Related Resources: heat transfer

Water Boiling Graph Curve at 1 Atmosphere

Heat Transfer Engineering
Engineering Physics

Typical Water Boiling Graph Curve at 1 Atmosphere

Boiling Graph WAter

The stages of boiling are:

  • Natural Convection Boiling (to Point A on the Boiling Curve) No bubbles forming on the heating surface until the liquid is heated a few degrees above the saturation temperature (about 2 to 6°C for water).
  • Nucleate Boiling (between Points A and C) The first bubbles start forming at point A of the boiling curve at various preferential sites on the heating surface. The bubbles form at an increasing rate at an increasing number of nucleation sites as we move along the boiling curve toward point C. The nucleate boiling regime can be separated into two distinct regions. In region A–B, isolated bubbles are formed at various preferential nucleation sites on the heated surface. But these bubbles are dissipated in the liquid shortly after they separate from the surface. The space vacated by the rising bubbles is filled by the liquid in the vicinity of the heater surface, and the process is repeated. The stirring and agitation caused by the entrainment of the liquid to the heater surface is primarily responsible for the increased heat transfer coefficient and heat flux in this region of nucleate boiling. In region B–C, the heater temperature is further increased, and bubbles form at such great rates at such a large number of nucleation sites that they form numerous continuous columns of vapor in the liquid. These bubbles move all the way up to the free surface, where they break up and release their vapor content. The large heat fluxes obtainable in this region are caused by the combined effect of liquid entrainment and evaporation.
  • Transition Boiling (between Points C and D on the Boiling Curve)
    As the heater temperature and thus the ΔTexcess is increased past point C, the heat flux decreases. This is because a large fraction of the heater surface is covered by a vapor film, which acts as an insulation due to the low thermal conductivity of the vapor relative to that of the liquid. In the transition boiling regime, both nucleate and film boiling partially occur. Nucleate boiling at point C is completely replaced by film boiling at point D. Operation in the transition boiling regime, which is also called the unstable film boiling regime, is avoided in practice. For water, transition boiling occurs over the excess temperature range from about 30°C to about 120°C.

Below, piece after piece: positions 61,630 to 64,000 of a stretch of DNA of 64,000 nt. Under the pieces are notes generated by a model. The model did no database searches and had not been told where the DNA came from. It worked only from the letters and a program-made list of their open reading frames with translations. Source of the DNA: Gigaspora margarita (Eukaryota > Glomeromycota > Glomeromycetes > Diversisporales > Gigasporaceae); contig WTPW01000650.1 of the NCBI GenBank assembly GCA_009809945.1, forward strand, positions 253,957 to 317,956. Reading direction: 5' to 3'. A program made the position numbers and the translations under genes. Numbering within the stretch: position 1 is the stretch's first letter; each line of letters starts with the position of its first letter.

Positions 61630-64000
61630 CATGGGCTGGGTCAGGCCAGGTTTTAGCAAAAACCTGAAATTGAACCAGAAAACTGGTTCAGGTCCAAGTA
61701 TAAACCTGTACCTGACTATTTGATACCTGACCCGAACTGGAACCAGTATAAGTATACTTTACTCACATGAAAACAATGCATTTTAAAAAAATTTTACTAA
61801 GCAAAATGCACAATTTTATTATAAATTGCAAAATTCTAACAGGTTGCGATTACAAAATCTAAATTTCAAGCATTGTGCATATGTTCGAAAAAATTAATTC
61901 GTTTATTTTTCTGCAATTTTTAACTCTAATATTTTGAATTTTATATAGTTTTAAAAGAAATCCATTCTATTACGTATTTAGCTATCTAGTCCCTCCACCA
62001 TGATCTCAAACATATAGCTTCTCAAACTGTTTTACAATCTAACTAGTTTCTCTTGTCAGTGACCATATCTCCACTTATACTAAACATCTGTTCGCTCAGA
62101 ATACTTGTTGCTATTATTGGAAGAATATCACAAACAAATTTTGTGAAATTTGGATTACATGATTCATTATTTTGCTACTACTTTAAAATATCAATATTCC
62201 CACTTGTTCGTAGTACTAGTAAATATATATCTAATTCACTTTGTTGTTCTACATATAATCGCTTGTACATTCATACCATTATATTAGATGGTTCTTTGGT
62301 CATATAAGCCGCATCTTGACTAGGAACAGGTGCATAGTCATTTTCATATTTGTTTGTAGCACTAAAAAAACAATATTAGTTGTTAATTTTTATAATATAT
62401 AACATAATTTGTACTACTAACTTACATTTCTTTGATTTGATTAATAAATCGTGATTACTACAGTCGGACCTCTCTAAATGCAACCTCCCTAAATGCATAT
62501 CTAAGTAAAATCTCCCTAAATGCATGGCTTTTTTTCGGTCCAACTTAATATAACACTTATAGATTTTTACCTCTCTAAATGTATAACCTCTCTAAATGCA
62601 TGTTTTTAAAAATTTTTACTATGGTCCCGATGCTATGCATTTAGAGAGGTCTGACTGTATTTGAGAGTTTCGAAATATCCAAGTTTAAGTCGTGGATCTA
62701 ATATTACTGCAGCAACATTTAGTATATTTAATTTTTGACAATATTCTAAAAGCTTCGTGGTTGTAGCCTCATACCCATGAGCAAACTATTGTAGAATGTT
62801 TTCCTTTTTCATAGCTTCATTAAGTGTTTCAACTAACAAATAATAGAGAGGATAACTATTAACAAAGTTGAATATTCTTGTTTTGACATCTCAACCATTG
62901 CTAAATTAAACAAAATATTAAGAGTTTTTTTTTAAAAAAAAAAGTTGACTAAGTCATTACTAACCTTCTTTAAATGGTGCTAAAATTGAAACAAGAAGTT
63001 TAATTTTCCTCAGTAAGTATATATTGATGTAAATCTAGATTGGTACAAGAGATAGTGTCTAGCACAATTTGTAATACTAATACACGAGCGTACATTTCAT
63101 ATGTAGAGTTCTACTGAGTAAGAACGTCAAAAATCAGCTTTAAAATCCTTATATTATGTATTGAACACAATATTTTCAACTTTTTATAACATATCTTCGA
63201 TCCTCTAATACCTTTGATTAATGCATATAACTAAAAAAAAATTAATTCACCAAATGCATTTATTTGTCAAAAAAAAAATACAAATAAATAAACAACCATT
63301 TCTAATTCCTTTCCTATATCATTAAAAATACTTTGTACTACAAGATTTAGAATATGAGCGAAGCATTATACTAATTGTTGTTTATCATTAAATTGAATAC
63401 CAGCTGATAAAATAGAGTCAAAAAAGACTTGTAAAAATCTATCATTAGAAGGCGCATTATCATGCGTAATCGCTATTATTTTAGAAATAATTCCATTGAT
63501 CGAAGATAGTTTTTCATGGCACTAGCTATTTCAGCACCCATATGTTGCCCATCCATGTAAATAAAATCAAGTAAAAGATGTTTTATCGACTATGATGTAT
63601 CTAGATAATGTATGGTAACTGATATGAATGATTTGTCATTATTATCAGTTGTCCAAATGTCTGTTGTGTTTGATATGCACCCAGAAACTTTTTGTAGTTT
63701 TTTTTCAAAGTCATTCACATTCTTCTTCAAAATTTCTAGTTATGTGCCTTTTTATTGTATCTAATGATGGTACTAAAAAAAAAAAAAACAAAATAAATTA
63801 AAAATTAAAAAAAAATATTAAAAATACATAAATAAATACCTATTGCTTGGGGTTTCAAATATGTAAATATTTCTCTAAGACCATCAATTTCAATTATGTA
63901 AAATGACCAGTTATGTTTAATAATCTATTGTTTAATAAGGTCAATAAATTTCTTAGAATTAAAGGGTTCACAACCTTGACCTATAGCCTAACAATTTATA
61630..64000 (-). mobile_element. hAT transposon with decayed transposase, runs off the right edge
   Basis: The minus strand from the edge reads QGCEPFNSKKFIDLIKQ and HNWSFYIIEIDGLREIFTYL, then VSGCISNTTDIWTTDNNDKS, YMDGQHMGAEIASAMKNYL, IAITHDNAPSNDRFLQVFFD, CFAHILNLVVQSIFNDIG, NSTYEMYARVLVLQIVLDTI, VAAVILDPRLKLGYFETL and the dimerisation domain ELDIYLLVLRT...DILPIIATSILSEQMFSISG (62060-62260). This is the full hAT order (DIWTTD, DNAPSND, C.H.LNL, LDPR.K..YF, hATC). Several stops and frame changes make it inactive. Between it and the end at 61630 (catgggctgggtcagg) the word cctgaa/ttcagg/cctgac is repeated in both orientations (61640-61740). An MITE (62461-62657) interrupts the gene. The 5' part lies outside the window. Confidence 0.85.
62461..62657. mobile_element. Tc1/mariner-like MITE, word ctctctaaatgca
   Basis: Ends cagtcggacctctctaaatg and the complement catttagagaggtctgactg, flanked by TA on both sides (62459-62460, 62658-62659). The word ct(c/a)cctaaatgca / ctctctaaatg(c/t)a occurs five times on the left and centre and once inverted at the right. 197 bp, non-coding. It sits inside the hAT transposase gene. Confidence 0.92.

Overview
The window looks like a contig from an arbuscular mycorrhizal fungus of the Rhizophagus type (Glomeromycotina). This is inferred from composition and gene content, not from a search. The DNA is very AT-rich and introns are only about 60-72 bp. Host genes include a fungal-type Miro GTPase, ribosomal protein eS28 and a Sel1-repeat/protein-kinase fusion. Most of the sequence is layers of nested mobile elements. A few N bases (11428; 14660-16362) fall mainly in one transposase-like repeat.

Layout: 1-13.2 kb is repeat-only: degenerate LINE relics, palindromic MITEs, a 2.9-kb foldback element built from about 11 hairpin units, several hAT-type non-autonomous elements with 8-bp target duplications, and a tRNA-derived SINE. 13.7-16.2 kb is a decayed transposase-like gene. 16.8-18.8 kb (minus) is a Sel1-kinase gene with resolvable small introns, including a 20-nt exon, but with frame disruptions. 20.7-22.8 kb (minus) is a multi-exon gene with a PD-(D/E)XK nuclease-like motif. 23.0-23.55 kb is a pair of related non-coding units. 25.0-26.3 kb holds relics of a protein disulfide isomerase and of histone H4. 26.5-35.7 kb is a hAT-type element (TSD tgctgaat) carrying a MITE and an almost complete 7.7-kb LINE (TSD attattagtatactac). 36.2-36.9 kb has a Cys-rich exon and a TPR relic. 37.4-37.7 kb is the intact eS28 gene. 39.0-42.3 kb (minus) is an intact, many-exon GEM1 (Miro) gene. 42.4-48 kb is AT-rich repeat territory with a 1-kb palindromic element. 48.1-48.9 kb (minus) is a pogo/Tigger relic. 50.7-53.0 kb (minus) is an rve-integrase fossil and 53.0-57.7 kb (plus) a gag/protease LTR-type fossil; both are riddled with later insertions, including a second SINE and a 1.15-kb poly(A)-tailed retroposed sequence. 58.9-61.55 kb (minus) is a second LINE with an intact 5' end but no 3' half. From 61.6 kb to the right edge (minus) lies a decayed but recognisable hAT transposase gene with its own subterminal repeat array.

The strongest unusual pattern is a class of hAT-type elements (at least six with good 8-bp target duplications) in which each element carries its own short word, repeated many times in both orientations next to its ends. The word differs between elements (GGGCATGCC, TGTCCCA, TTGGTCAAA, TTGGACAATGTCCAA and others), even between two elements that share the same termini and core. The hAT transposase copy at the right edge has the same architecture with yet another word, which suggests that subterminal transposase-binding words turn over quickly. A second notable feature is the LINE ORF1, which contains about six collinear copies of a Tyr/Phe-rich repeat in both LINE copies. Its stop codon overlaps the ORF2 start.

• Film Boiling (beyond Point D) In this region the heater surface is completely covered by a continuous stable vapor film. Point D, where the heat flux reaches a minimum, is called the Leidenfrost point, in honor of J. C. Leidenfrost, who observed in 1756 that liquid droplets on a very hot surface jump around and slowly boil away. The presence of a vapor film between the heater surface and the liquid is responsible for the low heat transfer rates in the film boiling region. The heat transfer rate increases with increasing excess temperature as a result of heat transfer from the heated surface to the liquid through the vapor film by radiation, which becomes significant at high temperatures.